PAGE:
Tierra y Cuerpo: Connecting Communities with Theater
MÁS EN ESTA SECCIÓN
When Swati Chaturvedi went to her first experimental theater class on Thursday, March 5, she didn’t know what to expect. The founder of the Community Bollywood Dance Project, Chaturvedi’s work involves a lot of workshops, performances and public speaking, but theater still offered some mystery.
“This idea of emoting and also just developing more comfort with your body,” she said. “That always had me curious.”
She was embarking on a creative journey in the capable hands of the Power Street Theatre Company. Her experimental theater class was part of the group’s Tierra y Cuerpo (Land and Body) class, a free adult theater program based in the West Kensington Ministry at the corner of Hancock and Susquehanna, across from Norris Square Park. For two months, every Tuesday and Thursday, the atrium of the ministry has been a hub for imagination and creativity found through the composition and performance of theater.
Chaturvedi’s first class involved answering 40 questions. With no initial purpose or end goal in sight, she followed her instincts to answer the questions. When Chaturvedi and the rest of the class finished, the instructor, Gabriela Sanchez, also co-founder of Power Street, had the students make grids out of their responses.
“We started reading it, and next thing you know there’s a story that starts emerging,” said Chaturvedi.
In that moment of realization, the true purpose of the activity revealed itself.
“Because you’ve instinctively answered these seemingly random questions, the story that emerges is a very personal story,” said Chaturvedi.
According to Erlina Ortiz, resident playwright at Power Street, sharing personal anecdotes is a common building block to construct the bridges that connect people to one another and form community.
“Everybody has a story,” she said.
One of the first prompts Ortiz had her Tuesday evening playwriting class complete asked students about a time they felt they didn’t belong.
“Everyone knows a time, and it’s very visceral and easy to tie into those feelings,” she said.
For the purpose of her class, Ortiz showed her students how they could direct those feelings into writing a play, but at a deeper level she was connecting everyone in her class to one another in the same way Sanchez did for her experimental theatre class with the 40 questions exercise.
Tierra y Cuerpo is a program designed to both teach adults the basics of theater writing and performance, but also to bring together people from all different backgrounds. Though classes are held in West Kensington, there are participants from South Jersey and the Philadelphia suburbs. Even for the students from the neighborhood, it gives them more familiar faces to look for while navigating their days.
“People here are meeting for the first time,” said Ortiz. “Now they know each other.”
For playwriting student H.C. Davis, thanks to the sharing activities, her classmates now feel like family.
“I’ve been coming here a few weeks, and I can already feel like I have brothers and sisters and uncles—even the uncles you don’t want to see all the time,” she said.
Chaturvedi shared the same sentiment about her peers in the experimental theater class.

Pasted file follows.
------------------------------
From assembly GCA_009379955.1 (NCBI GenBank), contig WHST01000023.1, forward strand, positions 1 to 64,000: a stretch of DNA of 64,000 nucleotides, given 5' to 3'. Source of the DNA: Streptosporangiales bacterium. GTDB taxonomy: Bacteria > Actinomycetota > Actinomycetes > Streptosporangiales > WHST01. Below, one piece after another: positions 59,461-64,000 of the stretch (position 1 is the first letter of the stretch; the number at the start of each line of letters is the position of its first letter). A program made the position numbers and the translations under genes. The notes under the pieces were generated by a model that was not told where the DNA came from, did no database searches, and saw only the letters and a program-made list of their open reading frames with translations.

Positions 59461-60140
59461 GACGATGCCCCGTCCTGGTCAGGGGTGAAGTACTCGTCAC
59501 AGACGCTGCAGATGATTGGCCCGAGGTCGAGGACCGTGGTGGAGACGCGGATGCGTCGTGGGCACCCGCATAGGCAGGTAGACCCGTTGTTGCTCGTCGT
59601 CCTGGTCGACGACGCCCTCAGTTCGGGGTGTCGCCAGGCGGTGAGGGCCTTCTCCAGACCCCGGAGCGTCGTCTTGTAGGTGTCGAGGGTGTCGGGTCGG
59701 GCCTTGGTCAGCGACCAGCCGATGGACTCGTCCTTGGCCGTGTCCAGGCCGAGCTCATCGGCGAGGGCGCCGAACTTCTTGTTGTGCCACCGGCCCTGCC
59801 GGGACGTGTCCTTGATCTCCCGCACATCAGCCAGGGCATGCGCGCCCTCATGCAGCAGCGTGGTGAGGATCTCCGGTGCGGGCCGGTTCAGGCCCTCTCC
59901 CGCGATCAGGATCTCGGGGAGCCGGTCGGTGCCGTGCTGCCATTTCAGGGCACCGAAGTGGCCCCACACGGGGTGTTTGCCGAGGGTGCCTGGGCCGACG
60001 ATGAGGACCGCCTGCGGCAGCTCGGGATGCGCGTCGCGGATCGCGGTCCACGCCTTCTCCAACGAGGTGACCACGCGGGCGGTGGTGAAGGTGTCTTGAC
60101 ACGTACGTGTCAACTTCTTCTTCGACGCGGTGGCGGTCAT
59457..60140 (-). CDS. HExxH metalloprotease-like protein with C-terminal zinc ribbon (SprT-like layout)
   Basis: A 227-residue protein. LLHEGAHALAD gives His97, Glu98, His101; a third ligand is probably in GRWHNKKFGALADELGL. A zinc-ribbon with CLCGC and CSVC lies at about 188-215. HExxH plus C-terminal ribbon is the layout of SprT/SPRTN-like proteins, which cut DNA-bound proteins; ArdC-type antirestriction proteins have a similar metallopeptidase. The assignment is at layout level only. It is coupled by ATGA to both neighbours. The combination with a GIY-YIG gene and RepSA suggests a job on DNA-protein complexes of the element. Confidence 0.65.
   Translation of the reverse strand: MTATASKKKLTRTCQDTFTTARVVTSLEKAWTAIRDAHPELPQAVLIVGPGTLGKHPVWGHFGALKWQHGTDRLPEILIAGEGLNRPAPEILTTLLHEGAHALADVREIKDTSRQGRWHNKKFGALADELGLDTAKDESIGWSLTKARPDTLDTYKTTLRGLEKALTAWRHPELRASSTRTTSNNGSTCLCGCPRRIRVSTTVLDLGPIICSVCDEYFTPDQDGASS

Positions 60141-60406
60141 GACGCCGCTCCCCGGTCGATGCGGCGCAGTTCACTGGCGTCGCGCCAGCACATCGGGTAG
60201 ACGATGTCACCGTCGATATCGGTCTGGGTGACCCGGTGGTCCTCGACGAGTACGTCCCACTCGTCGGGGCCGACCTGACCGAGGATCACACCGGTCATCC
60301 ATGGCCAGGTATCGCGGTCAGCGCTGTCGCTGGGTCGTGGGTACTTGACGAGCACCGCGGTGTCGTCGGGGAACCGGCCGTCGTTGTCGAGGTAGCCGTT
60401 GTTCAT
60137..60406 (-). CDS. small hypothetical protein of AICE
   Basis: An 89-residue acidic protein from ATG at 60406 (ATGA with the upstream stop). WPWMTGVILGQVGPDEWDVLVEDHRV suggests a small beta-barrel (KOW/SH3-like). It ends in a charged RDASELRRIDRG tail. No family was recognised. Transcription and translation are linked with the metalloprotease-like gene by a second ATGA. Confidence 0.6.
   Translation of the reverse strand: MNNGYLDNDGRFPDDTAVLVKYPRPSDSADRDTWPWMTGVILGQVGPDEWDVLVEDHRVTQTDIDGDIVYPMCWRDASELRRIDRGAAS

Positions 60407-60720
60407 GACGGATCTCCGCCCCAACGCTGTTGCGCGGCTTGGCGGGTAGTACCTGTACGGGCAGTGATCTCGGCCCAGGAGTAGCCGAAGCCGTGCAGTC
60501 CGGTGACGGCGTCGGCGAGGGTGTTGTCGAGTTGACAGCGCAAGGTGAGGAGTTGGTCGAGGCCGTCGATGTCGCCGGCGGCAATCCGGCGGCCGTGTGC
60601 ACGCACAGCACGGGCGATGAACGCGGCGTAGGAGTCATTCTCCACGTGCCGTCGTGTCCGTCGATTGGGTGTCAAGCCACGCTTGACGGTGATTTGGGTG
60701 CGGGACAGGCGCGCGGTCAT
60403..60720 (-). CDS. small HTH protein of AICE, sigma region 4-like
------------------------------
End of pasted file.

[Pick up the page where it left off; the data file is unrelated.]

“I feel like I’ve known them way longer than I have,” she said.
Davis also said it’s important to have a program in a community where art opportunities are limited and its residents don’t have an outlet for their experiences.
“When you grow up in an area like this you kind of have to have this suit of armor on,” she said. “But when you come here, you can take all those layers off and just show up as your authentic self.”
This again, hits a pillar of Tierra y Cuerpo and Power Street’s message. Ortiz and Sanchez lead lives enriched by theater, and they want to pass that on to as many as they can.
“I see what that [theatre] has done for my life and I want to make sure other people have that as well for free and no other reason than I know how important this is,” said Ortiz.
Charlyn Griffith, also known as the artist Oro Ori and a student in the experimental theater class, expanded upon the idea of community and Power Street’s ability to affect it with Tierra y Cuerpo. According to her, the program allows her to embrace and connect with the individuals and facets of identity within a single community.
“Here I’m able to connect with the immigrant part of myself. I’m able to connect with the Caribbean part, the very young part, an elder,” said Griffith. “This is a sort of microcosm community.”
In one class, students hear homages to hometowns, stories of love and loss, conflicts of modernity and tradition and struggles to fit in. By confronting those different experiences as different parts of a single community, the class’ participants can come to grips with the many differences and issues that make up their complex neighborhoods.
“It’s not us/them,” said Griffith, “it’s like: ‘Oh shit, we really do have a lot of nuance that needs to get addressed.”
And Griffith believes Sanchez and Ortiz are more than capable to address and overcome those differences.
“This thing that Power Street has embarked upon, this journey with the community, with the neighborhood, is the thing that communities deserve,” she said.
Students from Ortiz’s playwriting class and Sanchez’s experimental theater class will present their work on May 11 from 5 to 8 p.m. at Las Parceles Garden at 2248 N Palethorp Street. The event is the first part of Power Street Theatre Company’s larger Theatre Al Fresco showcase for the community, which also includes a Comedy Cabaret on June 1 and a Power Slam on Aug. 17. All events will also have open mic portions and are pay what you can.